Completed but not published

University of Technology Mauritius
Ranjana Maunthrooa

Every individual over 15 has one mobile phone, making a total of 5 billion mobile phones throughout the world (BBC, 2010). Studies have revealed that in the coming years, there will be more mobile phones than individuals on Earth as they are considered as essential assets of modern life (Castells M. et al., 2007). Even though, a mobile phone is more than a revolutionizing communication tool, it is considered as an electronic waste (E-waste). Worldwide for the year 2010, there was a total of 2,440,000 tons of e-waste out of which 19,500 tons were mobile phones. Mobile phone waste is now viewed as an emerging and rapidly growing problem of the world. In Mauritius, there is an increase in the number of mobile phone users: every year, 319 000 mobile phones and 25 million batteries are imported (MT Report, 2011). More users of mobile phones imply an increase in e waste. This study aimed at assessing the present mobile phone waste management in Mauritius. A survey questionnaire was carried out among mobile phone users in five mobile phone shops, five post offices and in Mauritius Telecom. The study revealed that mauritians use more than one mobile phone at a time and they substitute their phones mainly to be trendy and for their desire for more sophisticated and smart phones. Moreover, it has been observed that despite the presence of collection systems for unsued mobile phones, Mauritians still keep their unused phones at home. This bad practice, however is detrimental as valuable metals from the phones cannot be recopvered and recycled, leading to a low collection rate. Hence, in Mauritius, it is essential to implement a proper mobile phone waste management system and set up an effective awareness programe on the on associated environmental impacts from a safety and health perspective.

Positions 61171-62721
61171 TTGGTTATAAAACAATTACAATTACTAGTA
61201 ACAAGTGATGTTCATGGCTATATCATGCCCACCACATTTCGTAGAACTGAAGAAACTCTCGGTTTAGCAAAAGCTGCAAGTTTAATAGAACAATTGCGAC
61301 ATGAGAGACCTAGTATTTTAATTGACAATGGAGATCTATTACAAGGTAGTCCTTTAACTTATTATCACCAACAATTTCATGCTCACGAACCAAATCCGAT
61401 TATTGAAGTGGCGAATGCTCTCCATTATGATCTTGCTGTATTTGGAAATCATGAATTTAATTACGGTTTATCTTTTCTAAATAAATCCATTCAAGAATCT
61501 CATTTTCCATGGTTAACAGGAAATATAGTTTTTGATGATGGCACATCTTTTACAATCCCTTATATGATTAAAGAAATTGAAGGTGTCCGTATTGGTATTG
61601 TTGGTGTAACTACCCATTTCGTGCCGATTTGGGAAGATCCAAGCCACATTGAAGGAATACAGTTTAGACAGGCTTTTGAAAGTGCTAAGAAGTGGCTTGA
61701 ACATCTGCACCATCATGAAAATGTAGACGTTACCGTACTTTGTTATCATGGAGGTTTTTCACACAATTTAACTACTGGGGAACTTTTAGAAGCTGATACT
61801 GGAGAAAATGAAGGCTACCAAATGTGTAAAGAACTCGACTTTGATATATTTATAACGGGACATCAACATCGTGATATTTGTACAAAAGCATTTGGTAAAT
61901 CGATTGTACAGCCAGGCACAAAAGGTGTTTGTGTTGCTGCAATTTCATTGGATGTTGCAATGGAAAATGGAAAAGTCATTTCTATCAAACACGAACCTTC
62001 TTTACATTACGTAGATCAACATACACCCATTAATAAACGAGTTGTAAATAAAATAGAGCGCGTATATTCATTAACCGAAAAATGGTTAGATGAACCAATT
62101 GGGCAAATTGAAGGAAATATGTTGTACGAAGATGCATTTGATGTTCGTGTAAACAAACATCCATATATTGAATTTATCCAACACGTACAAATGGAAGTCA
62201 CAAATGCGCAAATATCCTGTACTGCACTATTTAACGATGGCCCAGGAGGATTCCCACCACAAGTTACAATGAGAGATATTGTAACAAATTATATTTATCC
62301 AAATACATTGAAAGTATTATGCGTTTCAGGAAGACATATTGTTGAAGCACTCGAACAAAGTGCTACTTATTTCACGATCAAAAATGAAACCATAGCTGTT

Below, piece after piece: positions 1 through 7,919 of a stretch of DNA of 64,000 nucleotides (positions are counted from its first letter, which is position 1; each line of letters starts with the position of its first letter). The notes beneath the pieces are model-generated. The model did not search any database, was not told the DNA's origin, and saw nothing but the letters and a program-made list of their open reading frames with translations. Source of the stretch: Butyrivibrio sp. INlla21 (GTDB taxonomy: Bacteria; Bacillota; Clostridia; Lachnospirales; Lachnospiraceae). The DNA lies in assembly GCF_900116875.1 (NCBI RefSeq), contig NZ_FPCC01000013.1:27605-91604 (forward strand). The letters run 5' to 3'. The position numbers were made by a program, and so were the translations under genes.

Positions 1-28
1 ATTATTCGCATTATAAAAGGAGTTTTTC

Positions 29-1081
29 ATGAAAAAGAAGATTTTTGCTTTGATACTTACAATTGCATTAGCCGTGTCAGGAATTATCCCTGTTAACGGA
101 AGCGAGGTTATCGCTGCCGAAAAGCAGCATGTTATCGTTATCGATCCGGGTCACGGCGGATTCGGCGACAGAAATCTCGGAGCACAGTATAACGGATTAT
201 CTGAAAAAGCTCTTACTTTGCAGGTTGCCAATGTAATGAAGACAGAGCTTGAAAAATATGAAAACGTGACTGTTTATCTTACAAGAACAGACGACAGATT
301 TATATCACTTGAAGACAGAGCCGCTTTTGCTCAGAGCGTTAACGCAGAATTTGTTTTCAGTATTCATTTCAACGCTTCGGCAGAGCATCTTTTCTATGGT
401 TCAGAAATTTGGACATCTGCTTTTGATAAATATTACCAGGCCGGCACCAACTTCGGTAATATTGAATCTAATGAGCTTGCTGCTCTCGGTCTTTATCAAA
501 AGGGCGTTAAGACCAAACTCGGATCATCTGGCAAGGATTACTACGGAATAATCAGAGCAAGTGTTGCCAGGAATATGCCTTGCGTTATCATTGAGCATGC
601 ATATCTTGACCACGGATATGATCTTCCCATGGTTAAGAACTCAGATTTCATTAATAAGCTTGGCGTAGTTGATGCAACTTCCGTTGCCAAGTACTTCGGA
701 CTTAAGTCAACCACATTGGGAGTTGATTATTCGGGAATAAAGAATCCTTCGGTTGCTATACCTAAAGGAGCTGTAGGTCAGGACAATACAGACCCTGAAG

Workplace violence against nurses in Hong...